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The England Professional Footballers Association (PFA) wants to change the disciplinary process of the country’s football association, the FA. Some decisions are simply taking too much time, with negative consequences for all parties.


This Friday, September 28th, the PFA released a statement after the FA’s decision to issue former England captain John Terry a four match suspension and a fine of £220,000 for using racist language towards Anton Ferdinand during a match between Chelsea and Queens Park Rangers, nearly twelve months ago. Terry still has the opportunity to appeal this decision to an appeal board.


‘We would like to stress that the time it has taken for a decision to be reached in this case has benefitted no one. We will be speaking with the FA to seek changes to their disciplinary processes to ensure cases are heard more quickly’, the PFA statement says.


‘The time that this has taken has caused a lot of issues including, for example, international selection and captaincy, respect for opponents and the image of the game. We must therefore work together to ensure that matters such as these are dealt with as expeditiously as possible. It is important that any sanction is served as close as possible to the original offence to avoid situations festering and greater resentment building up.’


FIFPro fully agrees with the PFA. ‘It is unbelievable how long it takes to bring this case to an end. It is still not over’, reacts Theo van Seggelen, FIFPro secretary general. ‘It is of the utmost importance to create clarity in complex matters such as this one, which also generate enormous attention. The longer it takes, the bigger the risk of creating a division among players and other members of the football family.’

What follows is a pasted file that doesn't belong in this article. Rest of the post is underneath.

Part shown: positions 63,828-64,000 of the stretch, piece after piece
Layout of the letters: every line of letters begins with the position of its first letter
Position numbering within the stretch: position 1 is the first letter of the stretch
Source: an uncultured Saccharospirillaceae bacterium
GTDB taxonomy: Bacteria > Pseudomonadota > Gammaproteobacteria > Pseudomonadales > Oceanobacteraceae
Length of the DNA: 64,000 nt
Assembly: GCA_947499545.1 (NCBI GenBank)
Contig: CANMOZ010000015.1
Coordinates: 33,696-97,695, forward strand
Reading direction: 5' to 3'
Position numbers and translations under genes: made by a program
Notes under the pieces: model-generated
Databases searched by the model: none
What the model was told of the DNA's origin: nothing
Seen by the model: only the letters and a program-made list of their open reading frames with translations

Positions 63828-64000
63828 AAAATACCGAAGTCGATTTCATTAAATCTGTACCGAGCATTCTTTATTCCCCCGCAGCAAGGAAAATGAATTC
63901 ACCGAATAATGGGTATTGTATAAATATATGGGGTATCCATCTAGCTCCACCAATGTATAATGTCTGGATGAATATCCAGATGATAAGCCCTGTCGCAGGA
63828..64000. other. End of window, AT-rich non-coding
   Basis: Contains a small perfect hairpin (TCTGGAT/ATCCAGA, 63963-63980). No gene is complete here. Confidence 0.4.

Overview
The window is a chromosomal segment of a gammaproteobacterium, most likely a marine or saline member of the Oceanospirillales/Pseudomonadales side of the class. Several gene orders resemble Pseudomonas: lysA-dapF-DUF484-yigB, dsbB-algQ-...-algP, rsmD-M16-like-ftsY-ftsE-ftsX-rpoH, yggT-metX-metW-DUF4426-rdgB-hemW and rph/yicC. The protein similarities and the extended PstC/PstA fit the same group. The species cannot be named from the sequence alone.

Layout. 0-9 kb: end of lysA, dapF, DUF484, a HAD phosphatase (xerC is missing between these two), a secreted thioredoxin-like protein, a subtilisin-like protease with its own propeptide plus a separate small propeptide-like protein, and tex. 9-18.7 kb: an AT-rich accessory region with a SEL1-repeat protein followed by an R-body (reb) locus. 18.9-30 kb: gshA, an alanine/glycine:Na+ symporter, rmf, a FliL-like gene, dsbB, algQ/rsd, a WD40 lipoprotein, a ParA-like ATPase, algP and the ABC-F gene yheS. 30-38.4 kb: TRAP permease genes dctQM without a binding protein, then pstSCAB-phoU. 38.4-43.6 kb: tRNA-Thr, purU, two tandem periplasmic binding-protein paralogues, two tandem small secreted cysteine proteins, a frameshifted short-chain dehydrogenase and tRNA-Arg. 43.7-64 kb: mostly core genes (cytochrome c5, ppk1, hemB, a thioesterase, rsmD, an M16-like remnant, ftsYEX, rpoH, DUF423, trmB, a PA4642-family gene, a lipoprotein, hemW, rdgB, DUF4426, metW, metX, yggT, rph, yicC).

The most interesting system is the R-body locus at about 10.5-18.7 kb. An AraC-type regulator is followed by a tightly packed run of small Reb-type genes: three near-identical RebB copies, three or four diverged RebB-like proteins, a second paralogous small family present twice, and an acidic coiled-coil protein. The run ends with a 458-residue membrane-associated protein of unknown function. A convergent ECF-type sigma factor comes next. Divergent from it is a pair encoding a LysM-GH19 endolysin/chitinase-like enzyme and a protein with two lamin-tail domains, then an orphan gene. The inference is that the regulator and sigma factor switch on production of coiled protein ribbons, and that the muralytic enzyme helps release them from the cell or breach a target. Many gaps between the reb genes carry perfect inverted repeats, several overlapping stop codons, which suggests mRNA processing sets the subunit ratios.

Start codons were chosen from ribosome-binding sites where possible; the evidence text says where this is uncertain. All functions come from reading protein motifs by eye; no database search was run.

‘I followed this case closely and I think the PFA has received some unfair criticism’, Van Seggelen continues. ‘Due to the seemingly neverending process, the PFA had to bite its tongue for a long time. Being a players’ union, you have the responsibility to represent all its players. To comment about a complex situation, before a legal process has come to an end, is out of the question. It’s inappropriate.’


‘I understood there was some criticism, about the PFA being complacent, about the PFA backing away from racism issues, about the PFA not doing enough anymore to fight racist behaviour.’ 


‘That’s totally besides the story.’


‘The PFA has always been and still is a frontrunner in tackling racism and all other forms of discrimination. As I remember, they took the initiative in the early nineties to create the first anti-discrimination organisation. Currently they are highly involved with Show Racism The Red Card. The PFA is also working with the leagues and the FA on anti-discrimination and equality issues. The English union is involved in many activities.’


‘Within FIFPro, the PFA has a leading role in our anti-racism campaign and corporate social responsibility initiatives. I could only wish, that all our unions were involved in as many initiatives as the PFA is.’